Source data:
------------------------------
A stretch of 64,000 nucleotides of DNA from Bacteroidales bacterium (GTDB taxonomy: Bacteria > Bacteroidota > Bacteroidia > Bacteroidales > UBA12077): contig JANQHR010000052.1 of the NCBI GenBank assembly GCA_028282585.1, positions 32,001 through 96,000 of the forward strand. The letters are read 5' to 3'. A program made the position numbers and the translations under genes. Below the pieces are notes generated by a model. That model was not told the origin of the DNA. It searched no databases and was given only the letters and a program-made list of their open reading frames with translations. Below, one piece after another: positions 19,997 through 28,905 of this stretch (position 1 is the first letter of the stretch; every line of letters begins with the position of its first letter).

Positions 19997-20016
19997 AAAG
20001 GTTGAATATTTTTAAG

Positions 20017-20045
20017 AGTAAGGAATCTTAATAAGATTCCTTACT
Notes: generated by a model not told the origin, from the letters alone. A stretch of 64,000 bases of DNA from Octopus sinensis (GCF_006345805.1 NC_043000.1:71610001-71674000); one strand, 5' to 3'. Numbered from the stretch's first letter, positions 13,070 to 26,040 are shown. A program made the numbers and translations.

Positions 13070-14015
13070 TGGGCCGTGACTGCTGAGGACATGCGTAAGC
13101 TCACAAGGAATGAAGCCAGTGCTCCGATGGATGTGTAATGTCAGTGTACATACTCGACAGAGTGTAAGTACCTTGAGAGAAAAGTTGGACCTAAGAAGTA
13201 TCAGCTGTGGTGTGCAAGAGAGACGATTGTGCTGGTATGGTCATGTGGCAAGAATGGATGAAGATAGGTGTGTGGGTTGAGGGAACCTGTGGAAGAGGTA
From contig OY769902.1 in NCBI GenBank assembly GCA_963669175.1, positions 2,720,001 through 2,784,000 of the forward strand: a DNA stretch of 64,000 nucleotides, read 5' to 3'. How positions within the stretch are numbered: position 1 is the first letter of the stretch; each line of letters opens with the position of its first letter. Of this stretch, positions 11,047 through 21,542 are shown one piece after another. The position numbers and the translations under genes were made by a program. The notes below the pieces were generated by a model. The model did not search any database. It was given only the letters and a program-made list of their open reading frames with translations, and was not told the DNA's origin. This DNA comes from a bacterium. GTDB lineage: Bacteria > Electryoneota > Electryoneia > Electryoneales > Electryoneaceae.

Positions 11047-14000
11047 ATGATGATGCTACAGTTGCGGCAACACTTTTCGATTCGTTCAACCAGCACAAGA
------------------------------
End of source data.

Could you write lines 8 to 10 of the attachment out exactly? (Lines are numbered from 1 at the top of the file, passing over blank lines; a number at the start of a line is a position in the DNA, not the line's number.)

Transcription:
Positions 13070-14015
13070 TGGGCCGTGACTGCTGAGGACATGCGTAAGC
13101 TCACAAGGAATGAAGCCAGTGCTCCGATGGATGTGTAATGTCAGTGTACATACTCGACAGAGTGTAAGTACCTTGAGAGAAAAGTTGGACCTAAGAAGTA